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CMA Marketing

Zoella, Alexa Chung and other influencers pledge to make social media ads clearer


By John Glenday, Reporter

January 23, 2019 | 4 min read

A group of sixteen social media stars have bowed to pressure from the Competition and Markets Authority (CMA) to clearly state whether they have any financial links in the form of cash, gifts, or loans of products which they endorse on social media.

zoella influencer rules

Celebrities that have vowed to change their ways, including Zoella, will be closely monitored by the CMA / YouTube

The concession follows a crackdown by both the UK government and the Advertising Standards Authority (ASA) on the burgeoning field of social media endorsements.

Singer Ellie Goulding, model Alexa Chung and vlogger Zoella are among those to volunteer to change their policies in the wake of a government investigation into the extent to which influencers are clearly and accurately identifying commercial relationships and whether audiences are being misled.

As a self-regulatory ad watchdog, the ASA governs how brands adhere to its guidelines about labeling such content. However, the CMA has the power to take legal action against people and all 16 celebrities who have pledged to change their ways were being investigated because they had broken trading rules.

In agreeing to be more explicit about paid-for content, the high-profile influencers have protected themselves against court action.

Celebrities who have pledged to explicitly label #ads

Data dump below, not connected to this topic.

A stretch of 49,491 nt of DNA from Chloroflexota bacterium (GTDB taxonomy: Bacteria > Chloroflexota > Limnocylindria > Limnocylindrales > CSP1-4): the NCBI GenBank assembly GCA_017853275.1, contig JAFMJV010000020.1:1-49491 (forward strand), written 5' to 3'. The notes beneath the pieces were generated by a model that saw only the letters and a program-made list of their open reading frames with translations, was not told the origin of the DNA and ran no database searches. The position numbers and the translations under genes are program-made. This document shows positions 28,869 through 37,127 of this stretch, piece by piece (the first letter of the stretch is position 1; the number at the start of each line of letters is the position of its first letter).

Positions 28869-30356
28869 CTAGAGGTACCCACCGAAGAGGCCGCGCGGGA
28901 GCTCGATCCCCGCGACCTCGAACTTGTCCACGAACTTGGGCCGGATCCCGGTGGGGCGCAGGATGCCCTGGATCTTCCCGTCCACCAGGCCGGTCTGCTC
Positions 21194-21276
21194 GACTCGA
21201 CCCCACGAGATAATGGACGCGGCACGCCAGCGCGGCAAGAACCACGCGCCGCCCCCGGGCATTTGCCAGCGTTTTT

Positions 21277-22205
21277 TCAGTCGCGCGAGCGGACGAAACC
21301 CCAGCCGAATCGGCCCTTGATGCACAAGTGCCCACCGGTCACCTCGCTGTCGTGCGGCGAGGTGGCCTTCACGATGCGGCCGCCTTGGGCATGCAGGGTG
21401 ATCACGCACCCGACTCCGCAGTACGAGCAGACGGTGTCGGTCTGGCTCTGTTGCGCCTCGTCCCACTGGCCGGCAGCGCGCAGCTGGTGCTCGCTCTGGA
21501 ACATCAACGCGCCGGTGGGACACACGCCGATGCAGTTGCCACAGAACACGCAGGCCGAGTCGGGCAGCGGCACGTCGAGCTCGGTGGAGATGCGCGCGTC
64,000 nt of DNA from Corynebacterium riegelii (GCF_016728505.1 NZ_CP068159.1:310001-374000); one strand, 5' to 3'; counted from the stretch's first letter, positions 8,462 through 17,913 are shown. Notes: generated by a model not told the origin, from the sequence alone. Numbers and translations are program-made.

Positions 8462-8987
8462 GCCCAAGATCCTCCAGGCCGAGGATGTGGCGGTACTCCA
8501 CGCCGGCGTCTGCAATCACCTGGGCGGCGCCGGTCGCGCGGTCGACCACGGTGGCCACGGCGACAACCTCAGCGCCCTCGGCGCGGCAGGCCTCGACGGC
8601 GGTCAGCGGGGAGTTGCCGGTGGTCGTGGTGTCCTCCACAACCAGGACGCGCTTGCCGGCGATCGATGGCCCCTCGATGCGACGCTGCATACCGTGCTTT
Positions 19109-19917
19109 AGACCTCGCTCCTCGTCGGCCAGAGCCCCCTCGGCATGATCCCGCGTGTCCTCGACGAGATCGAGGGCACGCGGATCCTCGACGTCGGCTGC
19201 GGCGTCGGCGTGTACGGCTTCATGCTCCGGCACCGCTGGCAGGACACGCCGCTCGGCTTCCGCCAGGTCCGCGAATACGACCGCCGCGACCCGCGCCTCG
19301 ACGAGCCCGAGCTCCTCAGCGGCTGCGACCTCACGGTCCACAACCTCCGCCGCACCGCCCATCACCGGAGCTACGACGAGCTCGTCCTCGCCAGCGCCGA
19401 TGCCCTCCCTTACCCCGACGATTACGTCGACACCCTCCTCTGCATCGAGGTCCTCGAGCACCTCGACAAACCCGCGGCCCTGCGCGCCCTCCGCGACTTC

Rita Ora

Michelle Keegan

Ellie Goulding

Alexa Chung

Rosie Huntington-Whiteley

Zoe Sugg (AKA Zoella)

Mario Falcone

Alexandra 'Binky' Felstead

Holly Hagane

Iskra Lawrence

Camilla 'Milly' Macintosh

Megan McKenna

Chloe Sims

Louise Thompson

Jim Chapman

Dina Torkia

Each celebrity will be closely monitored by the CMA to ensure that they remain true to their word with the threat of court action, hefty fines and even a prison sentence of as much as two years for those who fail to clearly signpost ads.

Andrea Coscelli, chief executive of the CMA, said: "Influencers can have a huge impact on what their fans decide to buy. People could, quite rightly, feel misled if what they thought was a recommendation from someone they admired turns out to be a marketing ploy.

"You should be able to tell as soon as you look at a post if there is some form of payment or reward involved, so you can decide whether something is really worth spending your hard-earned money on."

The action follows on from the ASA saying it had warned "hundreds" of social influencers and brands to comply with its rules and stop posting opaque branded content.

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